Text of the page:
George A. Papandreou (born June 16, 1952) is Former Prime Minister of Greece, current President of Socialist International, a Member of the Hellenic Parliament and former President of the Panhellenic Socialist Movement (PASOK). He served as the 11th Prime Minister of Greece from October 6, 2009 - November 11, 2011, after PASOK’s victory in the October 2009 national elections.

George A. Papandreou

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Goteborgs-Posten – A Homecoming for the Spirit of the Games

By George Papandreou

In The Odyssey, Homer wrote that “There is no greater glory for a man in all his life that what he wins with his own feet and hands.”

It is in this spirit that billions of people around the world will be watching the Athens Olympics during the next two weeks. Well beyond the politics and the security concerns that surround the Games, past all the ommercialism, it is that noble effort of men and women to surpass their limitations that ultimately triggers our deepest emotions and keeps the Olympic movement relevant to this day.

For every single Greek man and woman, however, in all the places around the globe they may call home, the fact that our nation and Hellenism as a whole, has finished the very long and arduous race of preparing for the Games and reaching the opening day, is a source of immense pride and joy. Not merely because we have won some kind of international bet and because Greece has proved that a small nation can indeed host the greatest international athletic event in the world, but above all because we have remained true to the values that have guided us for thousands of years.

Just a few weeks ago, Greece celebrated the 30th anniversary of the reinstatement of democracy after the collapse of a bloody junta. In these three decades, the collective road travelled has been long and often bumpy, but our national accomplishments have been unmistakable. Greece is now not only a proud member of the European Union and the international community, but a recognised force for peace and stability. Cyprus, as well, divided thirty years ago by military occupation, is also an EU member and guarantor for the islands future.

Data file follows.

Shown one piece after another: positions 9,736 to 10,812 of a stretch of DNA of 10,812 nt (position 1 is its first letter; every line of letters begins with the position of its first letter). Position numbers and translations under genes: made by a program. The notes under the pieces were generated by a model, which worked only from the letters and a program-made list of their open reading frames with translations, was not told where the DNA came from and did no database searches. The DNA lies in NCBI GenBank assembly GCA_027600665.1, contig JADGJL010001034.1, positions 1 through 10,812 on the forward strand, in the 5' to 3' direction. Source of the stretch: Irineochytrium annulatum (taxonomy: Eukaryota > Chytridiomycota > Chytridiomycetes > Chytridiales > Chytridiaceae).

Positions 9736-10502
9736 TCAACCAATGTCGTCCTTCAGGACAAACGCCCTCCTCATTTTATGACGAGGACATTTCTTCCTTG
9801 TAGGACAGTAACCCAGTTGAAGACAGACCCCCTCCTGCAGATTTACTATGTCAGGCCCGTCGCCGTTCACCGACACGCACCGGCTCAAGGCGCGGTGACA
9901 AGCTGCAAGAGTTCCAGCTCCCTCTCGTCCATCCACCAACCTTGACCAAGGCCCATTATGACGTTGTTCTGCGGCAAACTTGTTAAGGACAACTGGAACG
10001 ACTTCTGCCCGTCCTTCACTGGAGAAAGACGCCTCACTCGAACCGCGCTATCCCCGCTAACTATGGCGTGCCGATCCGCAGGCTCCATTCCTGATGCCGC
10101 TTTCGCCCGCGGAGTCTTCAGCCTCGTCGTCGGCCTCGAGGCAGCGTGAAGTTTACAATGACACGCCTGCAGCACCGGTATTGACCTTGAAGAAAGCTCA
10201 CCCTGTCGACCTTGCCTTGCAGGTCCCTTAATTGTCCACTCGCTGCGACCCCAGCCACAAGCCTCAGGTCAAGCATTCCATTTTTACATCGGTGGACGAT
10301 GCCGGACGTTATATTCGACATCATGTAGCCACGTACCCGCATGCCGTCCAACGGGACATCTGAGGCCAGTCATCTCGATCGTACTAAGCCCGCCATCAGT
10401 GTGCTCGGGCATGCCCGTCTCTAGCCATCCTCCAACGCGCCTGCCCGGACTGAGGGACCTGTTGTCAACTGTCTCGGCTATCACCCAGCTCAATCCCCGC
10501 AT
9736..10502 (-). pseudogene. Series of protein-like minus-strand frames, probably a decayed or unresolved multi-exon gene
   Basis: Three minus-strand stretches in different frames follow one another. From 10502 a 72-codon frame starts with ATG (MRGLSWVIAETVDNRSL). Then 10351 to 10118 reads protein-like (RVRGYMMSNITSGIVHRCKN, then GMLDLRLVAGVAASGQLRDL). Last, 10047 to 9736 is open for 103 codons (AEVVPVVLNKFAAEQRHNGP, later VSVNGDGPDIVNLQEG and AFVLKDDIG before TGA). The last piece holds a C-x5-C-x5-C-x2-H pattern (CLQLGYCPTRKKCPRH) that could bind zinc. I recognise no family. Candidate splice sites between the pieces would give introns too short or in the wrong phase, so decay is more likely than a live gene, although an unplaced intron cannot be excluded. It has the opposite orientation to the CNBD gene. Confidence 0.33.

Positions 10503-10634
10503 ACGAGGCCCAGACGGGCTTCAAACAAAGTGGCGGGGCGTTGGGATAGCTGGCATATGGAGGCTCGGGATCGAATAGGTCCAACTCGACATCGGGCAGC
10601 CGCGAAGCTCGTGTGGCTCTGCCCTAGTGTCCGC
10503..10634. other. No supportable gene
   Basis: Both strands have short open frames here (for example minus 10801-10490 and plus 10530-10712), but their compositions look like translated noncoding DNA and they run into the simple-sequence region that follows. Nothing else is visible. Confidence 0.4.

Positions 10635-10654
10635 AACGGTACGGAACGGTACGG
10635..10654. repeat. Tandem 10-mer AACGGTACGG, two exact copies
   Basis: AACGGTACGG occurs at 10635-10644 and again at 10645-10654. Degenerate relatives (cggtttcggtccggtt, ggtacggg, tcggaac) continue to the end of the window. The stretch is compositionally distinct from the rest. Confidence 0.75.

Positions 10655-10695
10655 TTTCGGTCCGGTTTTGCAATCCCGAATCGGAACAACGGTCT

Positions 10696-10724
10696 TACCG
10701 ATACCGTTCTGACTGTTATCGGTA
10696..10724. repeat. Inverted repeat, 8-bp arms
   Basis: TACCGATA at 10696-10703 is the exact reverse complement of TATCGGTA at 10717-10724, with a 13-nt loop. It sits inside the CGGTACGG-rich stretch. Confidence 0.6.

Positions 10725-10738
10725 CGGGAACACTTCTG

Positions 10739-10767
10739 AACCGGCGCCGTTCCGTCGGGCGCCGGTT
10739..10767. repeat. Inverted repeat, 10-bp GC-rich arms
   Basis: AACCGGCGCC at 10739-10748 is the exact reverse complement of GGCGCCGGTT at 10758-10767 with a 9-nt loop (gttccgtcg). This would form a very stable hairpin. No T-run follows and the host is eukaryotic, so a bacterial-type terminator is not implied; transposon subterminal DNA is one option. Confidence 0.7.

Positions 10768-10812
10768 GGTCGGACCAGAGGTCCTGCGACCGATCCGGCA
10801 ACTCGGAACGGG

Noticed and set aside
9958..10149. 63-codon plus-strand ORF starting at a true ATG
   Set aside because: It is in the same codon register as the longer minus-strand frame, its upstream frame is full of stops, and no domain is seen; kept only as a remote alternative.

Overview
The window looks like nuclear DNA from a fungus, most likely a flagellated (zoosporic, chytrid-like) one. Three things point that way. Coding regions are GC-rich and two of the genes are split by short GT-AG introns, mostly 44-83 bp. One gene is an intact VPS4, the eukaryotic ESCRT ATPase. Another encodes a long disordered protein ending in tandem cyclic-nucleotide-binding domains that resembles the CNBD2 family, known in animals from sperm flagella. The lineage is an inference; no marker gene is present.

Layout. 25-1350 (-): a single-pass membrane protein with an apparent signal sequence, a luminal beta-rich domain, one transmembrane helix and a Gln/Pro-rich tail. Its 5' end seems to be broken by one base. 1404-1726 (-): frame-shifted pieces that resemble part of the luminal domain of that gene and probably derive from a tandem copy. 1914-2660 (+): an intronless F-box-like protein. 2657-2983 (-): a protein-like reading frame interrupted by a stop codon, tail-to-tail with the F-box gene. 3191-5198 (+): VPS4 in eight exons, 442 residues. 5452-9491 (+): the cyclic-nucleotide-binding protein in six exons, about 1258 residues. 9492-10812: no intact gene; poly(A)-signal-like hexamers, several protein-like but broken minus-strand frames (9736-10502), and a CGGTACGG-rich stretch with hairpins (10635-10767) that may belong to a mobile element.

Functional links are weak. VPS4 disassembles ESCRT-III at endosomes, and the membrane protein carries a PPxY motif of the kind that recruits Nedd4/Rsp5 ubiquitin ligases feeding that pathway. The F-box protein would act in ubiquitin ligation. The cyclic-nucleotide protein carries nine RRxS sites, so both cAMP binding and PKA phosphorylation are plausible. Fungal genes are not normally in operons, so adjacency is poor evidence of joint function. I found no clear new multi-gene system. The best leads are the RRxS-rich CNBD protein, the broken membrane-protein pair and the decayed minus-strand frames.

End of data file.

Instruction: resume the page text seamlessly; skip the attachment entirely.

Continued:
Greek society has worked very hard in the time that has passed to build bridges within itself and tear down the divides that once kept it on the sidelines of international development. Greek citizens, both men and women, farmers, entrepreneurs, labourers, business people have worked hard to build an economy that rightfully joined the European Monetary Union and has become an engine for growth in the Balkans and the eastern Mediterranean.

This is the nation and these are the people that undertook the great challenge of hosting the Olympic Games and that have completed two extraordinarily difficult, but highly rewarding cycles in the process. The first cycle, involving winning the honour of hosting the 2004 Games, brought all Greeks together under one umbrella and one cause. The second cycle of preparing for the Games has brought to Greece the infrastructure and know-how required to compete in the global economy and contribute to European and regional prosperity.

But above all, this decade-long effort would have not been successful if it were only an insular process involving our national pride, honour and economy. Success has hinged on the fact that Greeks never lost sight of the Olympic values that are inextricably linked to those of Hellenism. Hosting the Games has always meant not only bringing Greeks together, but above all, bringing the world together. It has meant never loosing faith in mankind and in all that we have in common. It has meant that the love and camaraderie the world sees shared today amongst the athletes of the Athens Olympic Village, will be the sentiments linking the habitants of the global village tomorrow.

This is precisely why these Olympic Games are so closely identified with the Olympic Truce movement, spearheaded by Greece, the International Olympic Committee and the United Nations. For this was the purpose of having the Games return to their birthplace: to reconnect with the principles and values associated with the Olympic movement. This is precisely why the international Olympic Torch Relay brought the sacred flame of the Games to all five continents: to spread the message of global peace and hope.

Indeed, this Olympiad is a very special one indeed. The Athens 2004 Olympic Games mean a great deal for Greece and every Greek man and woman, because above and beyond national identity and economics, these Games are a homecoming of the human spirit.

A homecoming of the spirit of the Ancient Games and the belief in man and his immense potential.

A homecoming of the spirit of Pierre de Coubertin, the modern Olympic movement and the belief in mankind, society and democracy.

A homecoming of the spirit of undying hope for tomorrow, for a better and more peaceful world for all our children.

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